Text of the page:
She says aging today involves many choices, making the topic of gerontology diverse and complex. “As the life span increases, we can work or retire, we can be more creative, discover hidden talents and abilities, we can experience several careers, and we can explore the world as we explore our own worlds,” she says.
March says demographics support a growing demand for people with knowledge, training and skills to meet the needs of older generations. “With a seeing-is-believing outlook, our youth-oriented, yet aging society demands that we pay attention. Now, having entered the 21st century, we are compelled to learn from and learn more about our aging population,” she says.
Smith presents statistics during her introductory class that back up March’s assertions. She cites U.S. Census Bureau statistics that show the number of elderly people in the
To respond to that growing population, future gerontologists will have to adjust the way they approach a variety of issues, including the emotional well-being of the elderly, says Julie Dunleavy, a licensed clinical counselor who teaches Psychology of Aging.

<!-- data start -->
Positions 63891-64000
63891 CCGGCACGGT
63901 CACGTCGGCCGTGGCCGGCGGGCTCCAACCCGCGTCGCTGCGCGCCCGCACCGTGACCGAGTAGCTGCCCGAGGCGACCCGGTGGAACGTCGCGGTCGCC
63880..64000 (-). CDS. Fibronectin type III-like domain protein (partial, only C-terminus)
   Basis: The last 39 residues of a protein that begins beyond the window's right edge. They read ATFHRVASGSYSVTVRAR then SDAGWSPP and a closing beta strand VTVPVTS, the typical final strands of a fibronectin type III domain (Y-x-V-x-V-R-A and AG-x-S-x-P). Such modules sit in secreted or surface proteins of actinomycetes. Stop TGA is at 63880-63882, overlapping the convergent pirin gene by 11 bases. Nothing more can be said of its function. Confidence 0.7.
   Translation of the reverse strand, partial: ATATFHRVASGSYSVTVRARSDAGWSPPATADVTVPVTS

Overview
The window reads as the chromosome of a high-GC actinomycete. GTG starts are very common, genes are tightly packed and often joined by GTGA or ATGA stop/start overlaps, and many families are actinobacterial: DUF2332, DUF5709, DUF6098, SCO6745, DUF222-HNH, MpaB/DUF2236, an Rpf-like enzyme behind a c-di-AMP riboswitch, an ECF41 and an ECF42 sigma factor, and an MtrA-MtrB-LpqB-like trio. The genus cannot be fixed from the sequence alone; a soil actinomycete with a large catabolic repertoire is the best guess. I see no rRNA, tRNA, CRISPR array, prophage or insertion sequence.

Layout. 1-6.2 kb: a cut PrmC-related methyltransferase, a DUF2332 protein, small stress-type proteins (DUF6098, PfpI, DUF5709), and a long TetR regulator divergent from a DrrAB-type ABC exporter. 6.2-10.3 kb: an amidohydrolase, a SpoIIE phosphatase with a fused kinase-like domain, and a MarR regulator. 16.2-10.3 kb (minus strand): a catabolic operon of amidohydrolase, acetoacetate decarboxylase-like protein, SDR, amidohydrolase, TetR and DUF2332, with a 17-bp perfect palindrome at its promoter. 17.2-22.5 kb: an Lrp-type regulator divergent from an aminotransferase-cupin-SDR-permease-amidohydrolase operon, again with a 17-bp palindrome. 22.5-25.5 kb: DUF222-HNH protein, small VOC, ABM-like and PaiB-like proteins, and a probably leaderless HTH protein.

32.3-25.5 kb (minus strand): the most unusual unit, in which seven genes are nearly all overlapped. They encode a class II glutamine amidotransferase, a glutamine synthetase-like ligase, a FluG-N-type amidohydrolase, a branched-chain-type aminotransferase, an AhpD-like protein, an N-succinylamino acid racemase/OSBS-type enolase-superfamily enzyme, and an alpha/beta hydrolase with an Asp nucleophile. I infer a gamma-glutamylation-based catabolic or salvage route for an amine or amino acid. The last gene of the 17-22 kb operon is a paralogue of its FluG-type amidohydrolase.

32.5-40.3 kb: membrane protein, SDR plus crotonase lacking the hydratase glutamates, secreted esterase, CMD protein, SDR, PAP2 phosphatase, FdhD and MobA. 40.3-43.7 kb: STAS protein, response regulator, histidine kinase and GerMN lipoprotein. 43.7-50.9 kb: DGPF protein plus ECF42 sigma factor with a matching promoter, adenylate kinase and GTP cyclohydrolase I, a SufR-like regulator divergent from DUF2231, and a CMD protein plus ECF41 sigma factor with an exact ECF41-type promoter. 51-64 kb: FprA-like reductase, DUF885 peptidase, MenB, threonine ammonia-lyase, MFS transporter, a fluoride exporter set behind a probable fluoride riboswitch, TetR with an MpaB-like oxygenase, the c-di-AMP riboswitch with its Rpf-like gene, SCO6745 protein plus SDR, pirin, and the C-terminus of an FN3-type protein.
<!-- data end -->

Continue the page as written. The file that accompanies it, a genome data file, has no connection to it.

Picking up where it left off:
During one of her Monday night classes, Dunleavy tells her students that among the major psychological issues facing an aging population are loss and grief. “One of the key things that come up with aging adults is loss, loss at every stage of life,” Dunleavy says after a short discussion of the Freudian id, ego and superego. “Death is the ultimate loss of control. Not only is a person gone, but so is a dream, an idea of the future, self-identity.”
Dunleavy has taught counseling courses at Webster since the early ’80s and finds psychology of the aging a fascinating and evolving field. “We haven’t really lived this long before so we really don’t know what happens both psychologically and physiologically.”
The semi-retired, 64-yearold counselor admits there are personal gains to teaching the course as well. “Now that I’m older, I really like mentoring the next generation,” says Dunleavy. “I’m learning from them, too. I’ve been on a learning curve like you can’t believe.”